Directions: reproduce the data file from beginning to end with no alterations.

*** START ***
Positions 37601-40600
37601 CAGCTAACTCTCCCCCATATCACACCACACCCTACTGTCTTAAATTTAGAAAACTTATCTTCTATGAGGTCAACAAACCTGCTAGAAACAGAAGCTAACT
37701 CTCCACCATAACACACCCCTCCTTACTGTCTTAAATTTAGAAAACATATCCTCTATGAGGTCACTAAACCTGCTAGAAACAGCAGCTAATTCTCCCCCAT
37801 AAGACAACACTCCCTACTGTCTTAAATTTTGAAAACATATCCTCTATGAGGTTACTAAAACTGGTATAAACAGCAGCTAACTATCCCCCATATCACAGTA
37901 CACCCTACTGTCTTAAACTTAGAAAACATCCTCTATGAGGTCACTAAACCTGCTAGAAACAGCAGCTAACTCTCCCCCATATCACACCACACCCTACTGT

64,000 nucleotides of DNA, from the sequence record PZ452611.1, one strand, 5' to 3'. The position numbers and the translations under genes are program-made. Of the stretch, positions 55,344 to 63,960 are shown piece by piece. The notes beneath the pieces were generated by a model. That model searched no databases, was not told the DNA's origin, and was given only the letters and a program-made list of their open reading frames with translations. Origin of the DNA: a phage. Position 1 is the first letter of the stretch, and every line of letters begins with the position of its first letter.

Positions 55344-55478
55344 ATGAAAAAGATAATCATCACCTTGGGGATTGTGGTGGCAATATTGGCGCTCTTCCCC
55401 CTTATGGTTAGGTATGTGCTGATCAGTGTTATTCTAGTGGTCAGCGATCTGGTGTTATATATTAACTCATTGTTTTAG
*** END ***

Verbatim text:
Positions 37601-40600
37601 CAGCTAACTCTCCCCCATATCACACCACACCCTACTGTCTTAAATTTAGAAAACTTATCTTCTATGAGGTCAACAAACCTGCTAGAAACAGAAGCTAACT
37701 CTCCACCATAACACACCCCTCCTTACTGTCTTAAATTTAGAAAACATATCCTCTATGAGGTCACTAAACCTGCTAGAAACAGCAGCTAATTCTCCCCCAT
37801 AAGACAACACTCCCTACTGTCTTAAATTTTGAAAACATATCCTCTATGAGGTTACTAAAACTGGTATAAACAGCAGCTAACTATCCCCCATATCACAGTA
37901 CACCCTACTGTCTTAAACTTAGAAAACATCCTCTATGAGGTCACTAAACCTGCTAGAAACAGCAGCTAACTCTCCCCCATATCACACCACACCCTACTGT

64,000 nucleotides of DNA, from the sequence record PZ452611.1, one strand, 5' to 3'. The position numbers and the translations under genes are program-made. Of the stretch, positions 55,344 to 63,960 are shown piece by piece. The notes beneath the pieces were generated by a model. That model searched no databases, was not told the DNA's origin, and was given only the letters and a program-made list of their open reading frames with translations. Origin of the DNA: a phage. Position 1 is the first letter of the stretch, and every line of letters begins with the position of its first letter.

Positions 55344-55478
55344 ATGAAAAAGATAATCATCACCTTGGGGATTGTGGTGGCAATATTGGCGCTCTTCCCC
55401 CTTATGGTTAGGTATGTGCTGATCAGTGTTATTCTAGTGGTCAGCGATCTGGTGTTATATATTAACTCATTGTTTTAG